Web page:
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Evolution and regulation of microbial secondary metabolism

Cite this dataset

Xavier, Joao et al. (2021). Evolution and regulation of microbial secondary metabolism [Dataset]. Dryad.


Microbes have disproportionate impacts on the macroscopic world. This is in part due to their ability to grow to large groups and cooperatively secrete massive amounts of secondary metabolites that impact their environment. Yet, the conditions enabling secondary metabolism without compromising primary needs remain unclear. Here we investigated the biosynthesis of thamnolipids, a secondary metabolite that Pseudomonas aeruginosa makes to decrease the surface tension of surrounding liquid. Using a combination of genomics, metabolomics, transcriptomics, and mathematical modeling we show that biosynthesis of rhamnolipids from glycerol varies inconsistently across the phylogenetic tree; instead, non-producer lineages are also those worse at reducing the oxidative stress of primary glycerol metabolism. The link to oxidative stress explains the inconsistent distribution across the P. aeruginosa tree, adding a new layer to the regulation of rhamnolipids—a microbial secondary metabolite important for fitness in natural and clinical settings.


Metabolite extraction. All P. aeruginosa strains were grown until the end of exponential phase of growth in glycerol minimal medium. Bacteria was then loaded into 0.25 μm nylon membranes (Millipore) using vacuum, transferred to pre-warmed hard agar plates with the same medium composition and incubated at 37ºC during 2.5 h. The filters were then passed to 35 mm polystyrene dishes (Falcon) with 1 mL of 2:2:1 methanol:acetonitrile:H2O quenching buffer and incubated there during 15 minutes on dry ice. Cells were removed by scraping and the lysate containing quenching buffer was transferred to 1.5 mL tubes and centrifuged at 16000 rpm for 10 minutes at 4ºC. Supernatant transferred to fresh tubes and stored at -80ºC.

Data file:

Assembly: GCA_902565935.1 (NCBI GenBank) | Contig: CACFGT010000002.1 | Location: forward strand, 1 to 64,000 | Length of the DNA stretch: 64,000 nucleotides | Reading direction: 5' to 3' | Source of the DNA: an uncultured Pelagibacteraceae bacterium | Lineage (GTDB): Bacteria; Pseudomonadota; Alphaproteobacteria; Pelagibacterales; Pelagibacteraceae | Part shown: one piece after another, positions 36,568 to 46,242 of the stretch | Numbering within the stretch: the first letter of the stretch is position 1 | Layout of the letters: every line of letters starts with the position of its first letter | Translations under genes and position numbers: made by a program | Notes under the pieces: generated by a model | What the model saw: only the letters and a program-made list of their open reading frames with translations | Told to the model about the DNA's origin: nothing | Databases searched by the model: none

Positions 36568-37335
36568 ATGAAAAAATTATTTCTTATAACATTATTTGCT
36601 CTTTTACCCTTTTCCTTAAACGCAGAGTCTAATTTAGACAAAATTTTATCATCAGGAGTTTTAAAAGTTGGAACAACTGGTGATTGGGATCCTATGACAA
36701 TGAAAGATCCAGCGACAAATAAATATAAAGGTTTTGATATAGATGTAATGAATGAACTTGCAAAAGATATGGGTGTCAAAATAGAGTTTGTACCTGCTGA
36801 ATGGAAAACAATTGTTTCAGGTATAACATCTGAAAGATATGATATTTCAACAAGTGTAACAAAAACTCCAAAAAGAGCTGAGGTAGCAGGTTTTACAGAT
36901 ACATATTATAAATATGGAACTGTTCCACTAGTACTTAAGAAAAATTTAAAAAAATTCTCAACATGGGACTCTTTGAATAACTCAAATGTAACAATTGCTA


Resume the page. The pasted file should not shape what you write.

Usage notes

Metabolomic data preprocessing. The extracts were profiled using liquid-chromatography coupled to mass spectrometry (LC-MS), identifying a total of 92 compounds (Supplementary Fig. 5). Some compounds contained missing values. These missing values in metabolite abundance can be (1) truly missing; (2) present in a sample but its level is below detection limit; (3) present in a sample at a level above the detection limit but missing due to failure of algorithms in data processing. Here we assume that a metabolite with missing values in all three replicates is truly missing in the sample and removed from our analysis (Supplementary Fig. 5). However, if the missing values were only found in one or two replicates, the missing values were imputed by the average of the non-missing values. After that imputation all compounds with missing values were removed (Supplementary Fig. 5).

The peak areas were normalized using Cross-Contribution Compensating Multiple Standard Normalization (CCMN) (80) with NormalizeMets R package (81). This method relies on the use of multiple internal standards. Since LC-MS lacks such internal standards, we used instead a set of metabolites assumed to be constant across all the strains. They were selected with a Kuskal-Wallis test, adjusting the p-value with Benjamini-Hochberg method. The ones with a p-value above 0.05 were considered constant (pyruvate, methylglyoxal, (S)-2-Acetolactate, Tyramine, D-Glucose, (S)-Lactate, N-acetyl-L-glutamate 5-semialdehyde, 4-Aminobutyraldehyde and Glycine), therefore after the normalization step they were removed (indicated in red, Supplementary Fig. 5A).  The processed area peaks for all metabolites are included in Supplementary Table 5.